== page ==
expressed in the Declaration of Independence and
which fortify Aniericans in their continuing
adventure.

So intimately connected with it as to appear to
grow out of it is the American instinct for the
dignity of the individual human life. At this
point, in this atmosphere of liberty and respect
for the person — of liberty within law — the United
States fronts the peoples of the world who are
under the heavy pressure of the monolithic state.
The "give" in the American social and political
system, like the "give" — as opposed to rigidity —
in any successful mechanism, and as opposed to
the static rigidity of a totalitarian state, continues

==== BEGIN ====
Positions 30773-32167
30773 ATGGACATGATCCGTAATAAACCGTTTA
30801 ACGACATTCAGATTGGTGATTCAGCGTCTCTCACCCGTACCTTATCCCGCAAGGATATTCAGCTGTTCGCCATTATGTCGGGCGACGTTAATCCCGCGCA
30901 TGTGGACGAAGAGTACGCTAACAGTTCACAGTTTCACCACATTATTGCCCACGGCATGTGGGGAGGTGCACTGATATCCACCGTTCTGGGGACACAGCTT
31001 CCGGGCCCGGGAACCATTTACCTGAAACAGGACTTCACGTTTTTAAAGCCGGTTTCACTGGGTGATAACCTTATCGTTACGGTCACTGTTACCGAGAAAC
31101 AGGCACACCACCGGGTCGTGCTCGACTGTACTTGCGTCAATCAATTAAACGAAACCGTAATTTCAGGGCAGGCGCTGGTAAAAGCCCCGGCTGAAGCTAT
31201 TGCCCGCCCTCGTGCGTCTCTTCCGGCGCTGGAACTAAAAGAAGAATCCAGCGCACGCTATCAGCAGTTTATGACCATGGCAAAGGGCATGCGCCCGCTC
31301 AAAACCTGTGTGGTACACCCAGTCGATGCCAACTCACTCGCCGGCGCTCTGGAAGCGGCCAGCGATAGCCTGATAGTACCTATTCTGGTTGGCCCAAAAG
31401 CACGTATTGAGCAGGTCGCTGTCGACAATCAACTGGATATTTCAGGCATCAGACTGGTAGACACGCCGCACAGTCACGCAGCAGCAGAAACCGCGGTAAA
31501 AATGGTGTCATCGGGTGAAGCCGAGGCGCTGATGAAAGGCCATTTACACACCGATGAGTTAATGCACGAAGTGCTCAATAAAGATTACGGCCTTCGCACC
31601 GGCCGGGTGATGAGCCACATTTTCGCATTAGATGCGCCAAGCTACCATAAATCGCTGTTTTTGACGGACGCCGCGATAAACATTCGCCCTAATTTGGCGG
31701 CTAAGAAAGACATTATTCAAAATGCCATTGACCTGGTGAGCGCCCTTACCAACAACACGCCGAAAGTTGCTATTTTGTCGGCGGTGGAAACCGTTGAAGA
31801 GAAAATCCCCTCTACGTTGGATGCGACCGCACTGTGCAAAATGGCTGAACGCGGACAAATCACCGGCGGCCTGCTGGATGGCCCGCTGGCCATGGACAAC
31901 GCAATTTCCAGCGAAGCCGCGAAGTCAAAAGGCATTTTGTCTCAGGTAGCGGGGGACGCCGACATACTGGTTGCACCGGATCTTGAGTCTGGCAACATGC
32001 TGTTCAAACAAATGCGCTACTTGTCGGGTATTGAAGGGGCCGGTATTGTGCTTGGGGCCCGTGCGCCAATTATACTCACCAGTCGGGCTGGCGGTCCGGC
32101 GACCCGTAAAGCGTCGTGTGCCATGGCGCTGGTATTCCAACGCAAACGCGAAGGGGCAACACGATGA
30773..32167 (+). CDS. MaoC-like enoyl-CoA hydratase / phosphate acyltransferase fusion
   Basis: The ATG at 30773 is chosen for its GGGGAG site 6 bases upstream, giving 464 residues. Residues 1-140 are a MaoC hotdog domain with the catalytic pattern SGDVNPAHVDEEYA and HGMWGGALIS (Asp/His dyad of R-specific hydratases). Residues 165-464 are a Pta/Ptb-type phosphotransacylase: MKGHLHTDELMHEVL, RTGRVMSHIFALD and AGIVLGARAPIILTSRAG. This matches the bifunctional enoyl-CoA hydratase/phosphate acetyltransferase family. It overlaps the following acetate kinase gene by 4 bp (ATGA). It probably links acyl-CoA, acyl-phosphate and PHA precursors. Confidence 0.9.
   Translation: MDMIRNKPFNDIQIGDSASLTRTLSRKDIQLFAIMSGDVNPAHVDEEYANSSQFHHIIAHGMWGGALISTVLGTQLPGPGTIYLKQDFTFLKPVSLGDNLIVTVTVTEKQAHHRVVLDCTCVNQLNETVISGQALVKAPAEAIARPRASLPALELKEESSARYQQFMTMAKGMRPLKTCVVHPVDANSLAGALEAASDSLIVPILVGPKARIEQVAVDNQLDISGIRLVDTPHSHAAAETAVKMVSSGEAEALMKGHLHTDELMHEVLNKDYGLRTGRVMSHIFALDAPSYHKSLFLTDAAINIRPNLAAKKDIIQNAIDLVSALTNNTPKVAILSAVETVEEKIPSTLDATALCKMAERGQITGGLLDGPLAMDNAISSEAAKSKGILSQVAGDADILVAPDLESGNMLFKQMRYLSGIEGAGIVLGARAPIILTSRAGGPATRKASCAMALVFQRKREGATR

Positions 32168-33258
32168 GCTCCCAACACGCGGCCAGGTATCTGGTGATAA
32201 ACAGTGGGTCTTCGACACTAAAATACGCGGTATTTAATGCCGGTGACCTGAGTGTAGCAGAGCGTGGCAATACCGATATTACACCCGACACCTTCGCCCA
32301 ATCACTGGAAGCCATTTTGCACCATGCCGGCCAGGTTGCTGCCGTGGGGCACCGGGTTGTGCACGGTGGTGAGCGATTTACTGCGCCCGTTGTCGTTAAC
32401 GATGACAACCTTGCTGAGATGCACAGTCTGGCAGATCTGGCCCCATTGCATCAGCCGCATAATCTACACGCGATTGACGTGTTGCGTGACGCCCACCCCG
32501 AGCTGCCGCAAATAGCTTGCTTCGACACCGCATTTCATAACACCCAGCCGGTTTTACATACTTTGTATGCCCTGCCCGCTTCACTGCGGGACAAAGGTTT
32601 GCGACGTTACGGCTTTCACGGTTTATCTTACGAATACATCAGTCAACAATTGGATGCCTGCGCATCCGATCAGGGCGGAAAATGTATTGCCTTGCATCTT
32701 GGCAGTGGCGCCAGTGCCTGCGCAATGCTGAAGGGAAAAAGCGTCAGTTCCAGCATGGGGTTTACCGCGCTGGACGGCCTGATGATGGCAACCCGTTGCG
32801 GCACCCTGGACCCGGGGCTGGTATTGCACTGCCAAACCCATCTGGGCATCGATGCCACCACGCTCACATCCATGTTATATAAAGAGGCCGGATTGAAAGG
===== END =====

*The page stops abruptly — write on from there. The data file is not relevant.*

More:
to free the self-generating energy of Americans
toward building a progressively better world.
To express this faith in the avenues and channels

990



of the United States foreign information and
educational exchange service requires more than
an informed knowledge of the skills and techniques
of propaganda. The character of the propa-
gandist—and this is especially true in operations
abroad — has a direct relation to the effectiveness
of what the propagandist has to say. The men
and women who are engaged in the foreign infor-
mation and exchange service will fulfill the re-
quirements of these purposes in the deepest sense
only if they themselves have a clear understanding
of and belief in the essential meaning of the Amer-
ican society — its history, its ideals, and its aspira-
tions. They must have an assured belief that the
American scheme of living, its underlying empha-